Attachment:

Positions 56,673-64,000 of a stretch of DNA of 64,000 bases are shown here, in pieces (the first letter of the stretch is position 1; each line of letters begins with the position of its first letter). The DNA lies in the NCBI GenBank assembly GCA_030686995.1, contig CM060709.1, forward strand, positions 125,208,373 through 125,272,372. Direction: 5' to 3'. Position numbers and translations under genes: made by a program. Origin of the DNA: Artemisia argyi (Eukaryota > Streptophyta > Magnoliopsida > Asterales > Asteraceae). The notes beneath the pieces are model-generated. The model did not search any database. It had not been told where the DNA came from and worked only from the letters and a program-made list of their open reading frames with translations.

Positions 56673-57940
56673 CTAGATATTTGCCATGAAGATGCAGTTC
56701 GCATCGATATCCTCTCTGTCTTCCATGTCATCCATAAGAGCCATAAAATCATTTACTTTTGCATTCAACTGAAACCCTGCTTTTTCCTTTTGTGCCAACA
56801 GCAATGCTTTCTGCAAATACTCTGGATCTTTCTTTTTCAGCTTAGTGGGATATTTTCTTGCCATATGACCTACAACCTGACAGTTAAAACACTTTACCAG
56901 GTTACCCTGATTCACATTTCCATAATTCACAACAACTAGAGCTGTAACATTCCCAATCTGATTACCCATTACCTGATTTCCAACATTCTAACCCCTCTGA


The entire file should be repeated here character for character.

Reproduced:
Positions 56,673-64,000 of a stretch of DNA of 64,000 bases are shown here, in pieces (the first letter of the stretch is position 1; each line of letters begins with the position of its first letter). The DNA lies in the NCBI GenBank assembly GCA_030686995.1, contig CM060709.1, forward strand, positions 125,208,373 through 125,272,372. Direction: 5' to 3'. Position numbers and translations under genes: made by a program. Origin of the DNA: Artemisia argyi (Eukaryota > Streptophyta > Magnoliopsida > Asterales > Asteraceae). The notes beneath the pieces are model-generated. The model did not search any database. It had not been told where the DNA came from and worked only from the letters and a program-made list of their open reading frames with translations.

Positions 56673-57940
56673 CTAGATATTTGCCATGAAGATGCAGTTC
56701 GCATCGATATCCTCTCTGTCTTCCATGTCATCCATAAGAGCCATAAAATCATTTACTTTTGCATTCAACTGAAACCCTGCTTTTTCCTTTTGTGCCAACA
56801 GCAATGCTTTCTGCAAATACTCTGGATCTTTCTTTTTCAGCTTAGTGGGATATTTTCTTGCCATATGACCTACAACCTGACAGTTAAAACACTTTACCAG
56901 GTTACCCTGATTCACATTTCCATAATTCACAACAACTAGAGCTGTAACATTCCCAATCTGATTACCCATTACCTGATTTCCAACATTCTAACCCCTCTGA